5/6/2020 | Team United
If you're a homeowner and see falling interest rates, sirens are probably going off in your head. You might be thinking now is the time to refinance. And that is possible. You may be able to save money by refinancing your existing mortgage. However, the best time to refinance is not the same for everyone.
The short, but inconvenient answer is that it depends. It depends on your finances and current mortgage terms. It depends on national interest rates and the Federal Reserve's monetary policies. It depends on your financial goals, needs, and projections. Simply put, it depends on a lot. Here are some questions to see if the time is right to refinance.
If you can lower the interest rates on your mortgage, you should strongly consider refinancing. It is far and away the most common reason for refinancing due to the money-saving potential. Specifically, homeowners will pay less interest over the life of the loan.
Consider this. You have a 30-year fixed-rate loan of $300,000 with a 4.5 percent interest rate. You can expect to pay $246,783 in interest over the life of the loan. However, if you refinance, you can cut that figure dramatically. The same loan at a 3.0 percent interest rate would only pay $155,089 in interest. Even when you factor in what you have already paid, you will come out ahead.
While lower interests are the most popular reason to refinance, they aren't the only ones. Shortening the repayment period is a smart move that can pay dividends for your wallet.
Today, most homeowners hold a 30-year fixed-rate mortgage. They have relatively low monthly payments, payment flexibility, and stability against interest rate fluctuations. While the 30-year fixed-rate mortgage has marked benefits, it is also the most expensive option.
Changing to a 10, 15, or 20-year fixed-rate mortgage can significantly speed up the repayment process. For instance, moving from a 30-year to 15-year mortgage reduces expenses by 65 percent. This move makes sense if you are in a stronger financial position than when you first negotiated your mortgage. That way, you can start paying off the principal sooner, instead of dedicating monthly checks to interest rates.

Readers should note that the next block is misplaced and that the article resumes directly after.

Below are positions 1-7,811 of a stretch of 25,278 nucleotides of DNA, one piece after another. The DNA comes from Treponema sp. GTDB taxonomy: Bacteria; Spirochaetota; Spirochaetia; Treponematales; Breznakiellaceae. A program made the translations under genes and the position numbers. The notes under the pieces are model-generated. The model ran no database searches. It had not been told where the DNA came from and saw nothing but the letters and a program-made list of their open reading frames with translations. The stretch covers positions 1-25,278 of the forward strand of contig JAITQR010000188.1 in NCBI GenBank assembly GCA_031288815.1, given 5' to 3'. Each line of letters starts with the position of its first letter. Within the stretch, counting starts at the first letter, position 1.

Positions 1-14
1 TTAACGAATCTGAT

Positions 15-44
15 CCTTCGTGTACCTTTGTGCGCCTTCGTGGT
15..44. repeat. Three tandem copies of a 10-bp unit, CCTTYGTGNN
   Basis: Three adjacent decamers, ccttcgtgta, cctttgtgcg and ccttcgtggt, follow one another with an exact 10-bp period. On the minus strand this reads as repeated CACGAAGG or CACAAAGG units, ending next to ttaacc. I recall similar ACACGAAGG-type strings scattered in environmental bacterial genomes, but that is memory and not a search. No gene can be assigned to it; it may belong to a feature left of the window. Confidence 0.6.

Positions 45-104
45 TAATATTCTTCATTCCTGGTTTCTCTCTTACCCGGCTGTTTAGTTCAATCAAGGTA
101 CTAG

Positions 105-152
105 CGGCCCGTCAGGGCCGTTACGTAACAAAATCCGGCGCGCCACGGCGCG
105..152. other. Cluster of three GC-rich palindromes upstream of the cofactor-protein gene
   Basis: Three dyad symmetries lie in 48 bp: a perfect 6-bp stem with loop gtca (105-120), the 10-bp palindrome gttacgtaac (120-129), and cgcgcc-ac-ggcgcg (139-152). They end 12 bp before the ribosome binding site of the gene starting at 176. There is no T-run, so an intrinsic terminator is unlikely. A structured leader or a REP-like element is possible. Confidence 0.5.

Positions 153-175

Adjustable-rate mortgages or ARMs have interest rates that change over time. That is less than ideal if you like predictability and plan to live in your home for the long term.
Fixed-rate mortgages are more straightforward. Their interest rate is the same on the first payment as it is on the last one. Put another way: your monthly principal payment will never change. Many homeowners opt to switch to a fixed-rate mortgage to simplify their budgeting and avoid interest rate increases.
Plug in your current interest rate and monthly payments. Then, insert the details for your new loan. Submit the information, and voila, you can instantly compare your existing and ideal mortgage. You can also use a human refinancing calculator when you visit United Federal Credit Union in person.
Refinancing isn't always free. Depending on where you go, you can expect a couple of added expenses, such as a $300 to $600 appraisal fee for estimating the market value of your home. Other flavors of fees include mortgage application and origination.
At United Federal Credit Union, we think fees are overrated. That's why we don't have them. Instead, you can secure your mortgage with zero closing cost options and a discounted rate when you use autopay from a United account.
At a certain point, refinancing will pay for itself. That is the break-even point. To find your break-even point, divide the mortgage closing costs by the monthly savings from the new terms. For instance, if you pay $3,000 in closing costs and save $150 per month through refinancing, you will break even after 20 months.
Higher credit scores mean lower interest rates. Someone with a 30-year fixed-rate mortgage and FICO score of 760 can expect an APR of 3.071 percent. If they had a 660 FICO score, however, their interest rate would be 3.684 percent. As a result, the person with the higher rating will save $36,651 over the life of a $300,000 mortgage. In case you're wondering about your possible interest rate, there is a loan savings calculator for that.
Refinancing will also lower your credit score, so make sure your credit is rock solid beforehand. Lenders will perform hard inquiries to see your financial history. It results in a temporary drop that becomes larger the more lenders you contact. While the dip is not ideal, it is necessary to secure the best interest rates possible for your refinanced mortgage.
Refinancing can be a savvy decision if it shortens your loan durations, reduces your payments, or helps you build equity faster. Before you refinance, though, you should look at your financial situation and ask plenty of questions, like: How long do I plan to live here? How much money will refinancing save me?
Remember, mortgage refinancing is not one-size-fits-all. Just because interest rates are low or your uncle Chad said so, doesn't mean it's the best time to refinance your existing mortgage. Consider that refinancing costs about two to five percent of the loan's principal. Therefore, it makes more sense if you plan to stay in the house long enough to recoup those costs. Otherwise, this seemingly savvy decision may not save you money on mortgage payments or increase your equity.